Here’s a flowchart I made for making the simmering religious conflict that Gary talks about in T1: The Village of Hommlet come alive. And, by “alive,” I mean “escalate until one side is dead.”
You can think of this like an encounter that happens every time the players return from adventure; or you can think of it like a Front from Apocalypse World.
The point of using this procedure is to make the game world more compelling. It is independent of the players. They can choose to ignore the conflict as they wish; you, as the DM, will ensure they witness what’s going on by having these events occur in their presence.
If the players intervene, you may have to modify the events. Many or most might not happen, or different NPCs may need to be involved (say, if the players kill Jaroo, Calmert, or Terjon).
Similarly, you could use this for any generic religious conflict, not just for the one Uncle Gary gave us. Something happens, and one side esca-retaliates, and then the otherside does the same until there’s nothing like to retaliate on. That is, unless the players intervene and change the course of fictional history-in-the-making.
These are all taken from my experience in running Alabamia. Items are in no particular order.
Here are a couple more annotations Daniel made for running T1: The Village of Hommlet.
Moathouse exterior, with Gygax’s flavor text
The Church of St Cuthbert, with routines and proverbs
Per the request of Erin in the comments, here are some examples of the kind of the marginal minimaps and annotations I was making in my prep to run Deep Carbon Observatory.
Also, you should use Claytonian’s version of the dungeon map, which I unfortunately didn’t have access to at the time: http://killitwithfirerpg.blogspot.com/2017/07/deep-carbon-observatory-map-fan-map.html.
Apologies for the delay in getting episode 59 out.
It’s really a funny story, a captivating drama of miscommunication and human frailty.
We have, for instance, a freshly and inadvertently remastered version of episode 57, instead of an episode 59.
But, uh, check back Monday.
For real this time.
crossposted from Detect Magic, Daniel’s RPG blog that hasn’t been updated in a thousand years but has tons of mostly useless stuff on it
Someone on G+ was asking about Blood & Bronze, a newish fantasy adventure D&Dish game set in the Ancient Near East.
TL;DR: if you like the historical setting, worth a buy. If you like Apocalypse World / D&D mashups, probably also worth a buy. Mechanical callouts in bullet points below.
The ANE is my jam; so of course I’d already purchased the book. (Note that links to drivethrurpg are affiliate links for my podcast, gg no re.)
You can get it here: Blood & Bronze @ drivethrurpg. Here’s the website for the game: https://bloodandbronze.com/. Proper review by Swords & Stitchery here: http://swordsandstitchery.blogspot.com/2016/02/review-and-commentary-on-blood-bronze.html.
For D&D remixes like this, I usually buy if they have some sort of interesting simplification of the typical mechanics or if they mash up the old school formula with new tech. B&B does both, but not really in a way that I care to adopt.
- Stats: 2d6 to generate ability scores, from which you consult a table for a rating from 1-6. Scores are for checks and saves (roll under); ratings are for skills. Fighting uses skills.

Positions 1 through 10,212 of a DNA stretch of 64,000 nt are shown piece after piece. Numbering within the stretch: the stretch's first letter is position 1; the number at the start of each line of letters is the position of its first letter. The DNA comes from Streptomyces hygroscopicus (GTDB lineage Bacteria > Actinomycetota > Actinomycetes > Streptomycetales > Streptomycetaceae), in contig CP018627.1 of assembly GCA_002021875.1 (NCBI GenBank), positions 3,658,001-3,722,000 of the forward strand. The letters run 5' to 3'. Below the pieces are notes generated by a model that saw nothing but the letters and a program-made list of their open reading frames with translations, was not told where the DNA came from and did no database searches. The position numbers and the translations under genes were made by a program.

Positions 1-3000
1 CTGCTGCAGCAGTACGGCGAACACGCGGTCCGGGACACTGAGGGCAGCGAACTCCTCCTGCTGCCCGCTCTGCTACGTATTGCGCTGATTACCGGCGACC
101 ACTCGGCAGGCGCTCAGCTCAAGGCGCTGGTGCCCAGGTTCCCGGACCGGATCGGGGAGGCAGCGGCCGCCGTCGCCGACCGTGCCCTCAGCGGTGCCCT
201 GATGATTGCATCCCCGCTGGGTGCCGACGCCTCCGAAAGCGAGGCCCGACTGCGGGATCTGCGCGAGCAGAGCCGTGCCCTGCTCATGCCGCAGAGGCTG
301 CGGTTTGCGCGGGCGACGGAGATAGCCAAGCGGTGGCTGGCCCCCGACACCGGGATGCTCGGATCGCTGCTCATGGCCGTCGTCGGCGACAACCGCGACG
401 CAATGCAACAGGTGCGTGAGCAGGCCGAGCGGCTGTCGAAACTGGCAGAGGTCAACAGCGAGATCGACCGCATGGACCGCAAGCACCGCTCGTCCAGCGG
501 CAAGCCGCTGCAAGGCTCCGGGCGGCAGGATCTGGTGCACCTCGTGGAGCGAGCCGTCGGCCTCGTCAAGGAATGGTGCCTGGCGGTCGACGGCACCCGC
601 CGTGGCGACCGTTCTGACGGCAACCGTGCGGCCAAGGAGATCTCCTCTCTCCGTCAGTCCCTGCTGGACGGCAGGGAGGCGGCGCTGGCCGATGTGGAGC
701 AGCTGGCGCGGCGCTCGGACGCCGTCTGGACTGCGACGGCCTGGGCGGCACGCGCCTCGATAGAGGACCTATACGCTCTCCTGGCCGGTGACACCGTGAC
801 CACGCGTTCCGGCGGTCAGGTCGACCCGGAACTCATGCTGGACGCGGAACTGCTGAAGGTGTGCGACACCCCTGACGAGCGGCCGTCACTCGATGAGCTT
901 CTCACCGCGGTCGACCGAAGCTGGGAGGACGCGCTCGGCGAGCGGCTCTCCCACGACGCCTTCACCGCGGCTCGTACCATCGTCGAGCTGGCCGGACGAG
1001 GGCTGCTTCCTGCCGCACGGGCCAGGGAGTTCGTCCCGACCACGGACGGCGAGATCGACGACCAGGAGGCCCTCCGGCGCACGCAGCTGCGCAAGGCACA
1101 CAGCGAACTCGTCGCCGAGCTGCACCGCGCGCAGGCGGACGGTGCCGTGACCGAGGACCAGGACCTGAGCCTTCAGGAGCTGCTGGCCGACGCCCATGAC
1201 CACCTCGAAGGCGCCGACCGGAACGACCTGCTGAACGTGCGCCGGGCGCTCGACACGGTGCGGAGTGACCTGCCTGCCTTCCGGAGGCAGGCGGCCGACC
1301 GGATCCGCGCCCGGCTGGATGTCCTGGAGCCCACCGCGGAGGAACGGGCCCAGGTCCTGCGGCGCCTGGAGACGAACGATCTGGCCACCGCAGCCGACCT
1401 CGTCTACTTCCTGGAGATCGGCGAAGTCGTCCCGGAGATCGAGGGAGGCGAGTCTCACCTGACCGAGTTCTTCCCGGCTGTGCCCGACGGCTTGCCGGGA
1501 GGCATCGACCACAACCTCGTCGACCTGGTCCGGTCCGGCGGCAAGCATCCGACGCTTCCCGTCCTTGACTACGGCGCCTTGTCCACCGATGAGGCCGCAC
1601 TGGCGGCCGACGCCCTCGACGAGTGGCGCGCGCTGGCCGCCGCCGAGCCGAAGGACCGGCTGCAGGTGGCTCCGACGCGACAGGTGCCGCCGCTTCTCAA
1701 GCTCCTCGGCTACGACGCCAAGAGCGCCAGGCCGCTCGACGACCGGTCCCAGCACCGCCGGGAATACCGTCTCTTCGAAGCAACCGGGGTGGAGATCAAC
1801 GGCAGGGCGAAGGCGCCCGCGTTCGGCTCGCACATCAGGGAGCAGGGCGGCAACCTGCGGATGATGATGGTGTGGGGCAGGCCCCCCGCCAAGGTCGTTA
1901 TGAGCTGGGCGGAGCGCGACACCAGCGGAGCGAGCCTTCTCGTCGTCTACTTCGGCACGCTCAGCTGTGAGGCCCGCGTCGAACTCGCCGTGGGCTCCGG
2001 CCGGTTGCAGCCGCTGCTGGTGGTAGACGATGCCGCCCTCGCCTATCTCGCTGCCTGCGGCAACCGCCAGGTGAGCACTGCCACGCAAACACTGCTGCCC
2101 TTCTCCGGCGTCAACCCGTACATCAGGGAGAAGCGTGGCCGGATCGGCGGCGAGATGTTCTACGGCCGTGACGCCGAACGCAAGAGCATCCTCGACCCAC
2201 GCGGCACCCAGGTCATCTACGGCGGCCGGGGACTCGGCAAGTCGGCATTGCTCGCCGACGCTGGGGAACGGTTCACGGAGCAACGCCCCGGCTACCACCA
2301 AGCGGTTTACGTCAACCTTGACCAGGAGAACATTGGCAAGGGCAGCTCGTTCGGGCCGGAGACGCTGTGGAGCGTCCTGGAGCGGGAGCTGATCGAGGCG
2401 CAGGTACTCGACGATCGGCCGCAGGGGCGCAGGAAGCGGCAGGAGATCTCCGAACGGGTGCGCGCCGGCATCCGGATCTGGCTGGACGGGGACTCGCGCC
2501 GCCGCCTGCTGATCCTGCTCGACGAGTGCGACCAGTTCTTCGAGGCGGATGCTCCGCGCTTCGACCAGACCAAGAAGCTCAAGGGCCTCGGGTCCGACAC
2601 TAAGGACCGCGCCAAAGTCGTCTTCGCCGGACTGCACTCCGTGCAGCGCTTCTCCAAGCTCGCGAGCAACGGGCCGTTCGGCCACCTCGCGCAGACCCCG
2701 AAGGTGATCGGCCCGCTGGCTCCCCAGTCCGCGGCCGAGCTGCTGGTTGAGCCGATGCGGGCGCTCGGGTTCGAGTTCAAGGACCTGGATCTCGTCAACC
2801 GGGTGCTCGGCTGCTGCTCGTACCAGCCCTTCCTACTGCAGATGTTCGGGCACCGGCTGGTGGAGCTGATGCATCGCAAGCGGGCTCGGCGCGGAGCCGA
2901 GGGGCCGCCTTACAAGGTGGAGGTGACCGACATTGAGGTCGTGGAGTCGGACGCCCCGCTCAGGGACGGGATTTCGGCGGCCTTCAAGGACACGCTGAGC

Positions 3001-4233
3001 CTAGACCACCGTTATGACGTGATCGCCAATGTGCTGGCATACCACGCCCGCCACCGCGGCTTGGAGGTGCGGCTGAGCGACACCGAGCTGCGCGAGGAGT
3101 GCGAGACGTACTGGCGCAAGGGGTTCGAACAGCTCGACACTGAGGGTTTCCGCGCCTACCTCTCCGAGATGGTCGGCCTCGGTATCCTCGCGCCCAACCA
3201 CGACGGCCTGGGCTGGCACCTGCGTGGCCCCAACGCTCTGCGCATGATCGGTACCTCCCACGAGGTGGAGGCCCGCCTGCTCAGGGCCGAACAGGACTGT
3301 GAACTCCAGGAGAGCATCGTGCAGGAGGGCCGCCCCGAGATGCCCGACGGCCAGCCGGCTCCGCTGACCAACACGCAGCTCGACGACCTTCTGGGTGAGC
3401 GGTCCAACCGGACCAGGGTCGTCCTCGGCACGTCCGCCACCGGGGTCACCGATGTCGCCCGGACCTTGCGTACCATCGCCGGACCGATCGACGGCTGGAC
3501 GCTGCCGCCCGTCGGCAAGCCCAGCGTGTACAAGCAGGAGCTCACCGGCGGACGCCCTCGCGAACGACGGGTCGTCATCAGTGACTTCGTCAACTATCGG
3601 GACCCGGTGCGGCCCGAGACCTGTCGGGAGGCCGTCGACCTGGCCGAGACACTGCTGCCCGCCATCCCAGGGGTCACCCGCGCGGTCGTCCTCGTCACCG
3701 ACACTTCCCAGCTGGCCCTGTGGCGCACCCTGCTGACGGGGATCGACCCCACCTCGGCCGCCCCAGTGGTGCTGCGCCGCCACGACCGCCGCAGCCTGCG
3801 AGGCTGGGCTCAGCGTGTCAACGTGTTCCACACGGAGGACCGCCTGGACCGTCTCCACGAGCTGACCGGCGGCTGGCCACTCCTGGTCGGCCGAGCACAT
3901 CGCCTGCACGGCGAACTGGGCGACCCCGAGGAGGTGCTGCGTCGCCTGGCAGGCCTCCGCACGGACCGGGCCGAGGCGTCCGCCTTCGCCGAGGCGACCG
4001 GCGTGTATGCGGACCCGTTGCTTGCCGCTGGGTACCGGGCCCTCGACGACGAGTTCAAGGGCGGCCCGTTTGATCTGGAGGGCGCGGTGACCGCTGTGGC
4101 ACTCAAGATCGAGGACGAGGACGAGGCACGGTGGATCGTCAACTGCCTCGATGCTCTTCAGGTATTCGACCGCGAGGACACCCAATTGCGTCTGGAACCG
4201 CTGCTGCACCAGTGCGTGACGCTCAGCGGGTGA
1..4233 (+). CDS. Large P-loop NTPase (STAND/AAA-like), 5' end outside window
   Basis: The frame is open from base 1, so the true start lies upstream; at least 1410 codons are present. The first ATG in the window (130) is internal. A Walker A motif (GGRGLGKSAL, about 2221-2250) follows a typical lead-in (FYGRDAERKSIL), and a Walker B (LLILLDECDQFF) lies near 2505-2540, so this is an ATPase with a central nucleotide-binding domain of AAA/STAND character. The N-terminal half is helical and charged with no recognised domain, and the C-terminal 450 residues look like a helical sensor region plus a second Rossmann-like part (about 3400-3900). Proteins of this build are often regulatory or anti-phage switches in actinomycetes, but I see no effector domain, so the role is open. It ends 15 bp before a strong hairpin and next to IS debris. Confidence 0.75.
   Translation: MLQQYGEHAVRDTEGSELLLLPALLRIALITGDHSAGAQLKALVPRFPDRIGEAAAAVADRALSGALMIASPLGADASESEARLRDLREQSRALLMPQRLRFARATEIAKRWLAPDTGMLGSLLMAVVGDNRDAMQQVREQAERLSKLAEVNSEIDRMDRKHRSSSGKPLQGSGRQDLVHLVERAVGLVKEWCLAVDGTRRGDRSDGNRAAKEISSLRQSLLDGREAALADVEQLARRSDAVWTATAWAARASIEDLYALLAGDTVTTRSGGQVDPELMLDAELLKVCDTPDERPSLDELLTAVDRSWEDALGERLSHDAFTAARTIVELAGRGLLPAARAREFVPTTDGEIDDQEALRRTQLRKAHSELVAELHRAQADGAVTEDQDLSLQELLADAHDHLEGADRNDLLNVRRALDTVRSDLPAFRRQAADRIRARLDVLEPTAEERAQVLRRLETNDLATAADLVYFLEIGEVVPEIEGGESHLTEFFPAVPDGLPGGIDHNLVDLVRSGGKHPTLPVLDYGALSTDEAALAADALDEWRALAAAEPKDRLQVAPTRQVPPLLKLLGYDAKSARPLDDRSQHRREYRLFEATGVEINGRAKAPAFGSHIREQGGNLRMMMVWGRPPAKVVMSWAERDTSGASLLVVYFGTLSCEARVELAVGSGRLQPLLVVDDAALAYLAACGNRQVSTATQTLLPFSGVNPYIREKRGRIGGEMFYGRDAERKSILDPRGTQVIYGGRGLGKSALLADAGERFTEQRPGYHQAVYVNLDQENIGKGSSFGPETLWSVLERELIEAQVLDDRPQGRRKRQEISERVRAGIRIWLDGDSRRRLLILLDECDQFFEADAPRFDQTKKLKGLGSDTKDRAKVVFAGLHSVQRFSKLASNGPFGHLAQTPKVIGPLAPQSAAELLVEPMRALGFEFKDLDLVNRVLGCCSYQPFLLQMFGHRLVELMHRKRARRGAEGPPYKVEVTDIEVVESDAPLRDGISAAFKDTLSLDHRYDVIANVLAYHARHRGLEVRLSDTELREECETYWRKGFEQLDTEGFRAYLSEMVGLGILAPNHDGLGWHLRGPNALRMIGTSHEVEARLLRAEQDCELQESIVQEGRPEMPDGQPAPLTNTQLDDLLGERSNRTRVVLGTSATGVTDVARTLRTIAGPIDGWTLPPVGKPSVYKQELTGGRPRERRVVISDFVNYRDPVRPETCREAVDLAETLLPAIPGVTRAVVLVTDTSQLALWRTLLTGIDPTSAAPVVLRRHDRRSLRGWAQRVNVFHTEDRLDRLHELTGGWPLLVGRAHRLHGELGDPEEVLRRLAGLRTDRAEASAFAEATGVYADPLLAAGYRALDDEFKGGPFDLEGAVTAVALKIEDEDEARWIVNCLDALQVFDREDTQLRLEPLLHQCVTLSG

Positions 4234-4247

- Skills: use your ability ratings to determine how many d6 to roll. You need at least 1 die to have a 5-6. The effects are Apocalypse World style, with bad stuff happening on misses. There’s quite a few, and you gain more by leveling.
- HP: set by your class. Used both as trad hp and as a stat that other mechanics interact with.
- Character generation: AW style character gen (hard eyes, young eyes, etc.), with rolled stats as Gygax would have wanted, starting gear, and a selection of skills (AW-style moves) per class.
- Encumbrance: endurance/hp stat is softcap. For each 3 items past your endurance (round up), +1 point fatigue.
- Fatigue: temporarily reduces all stats 1:1. When a stat hits zero, you’re weary.
- Weariness: If you’re hit when you’re weary, you’re out.
Very barebones though written apparently for beginners (lots of talk about having paper, dice, how to roll and calculate things). However, not enough procedural stuff and thorough examples to really be suited for beginners. Organization unintuitive to me.
Nevertheless, the game has a ziggurat on the cover; so I love it.
Check out the OSR + 4 Bundle of Holding: https://bundleofholding.com/presents/OSR4
In addition to all the other awesome stuff in it (I can personally vouch for almost every item), you can pick up Deep Carbon Observatory, which I hear some people have been playing recently . . .
Deep Carbon Observatory is a great module, but it’s missing an important component. The content is fresh and interesting and not the same “there’s a cult and you have to stop it” thing you always see in WotC’s stuff. It’s got it’s own thing going. It treats you like an adult.
20170711 Update: added pictures of minimaps and annotations. Linked to Claytonian’s version of the dungeon map.
The UX needs work. (But, really, that’s unremarkable. Most modules suffer from the same flaw and require the same work to deal with.)
I’m going to talk about how I prepped for running DCO, but this should be applicable to running pretty much any other module that’s not engineered to be run on the first read. Continue reading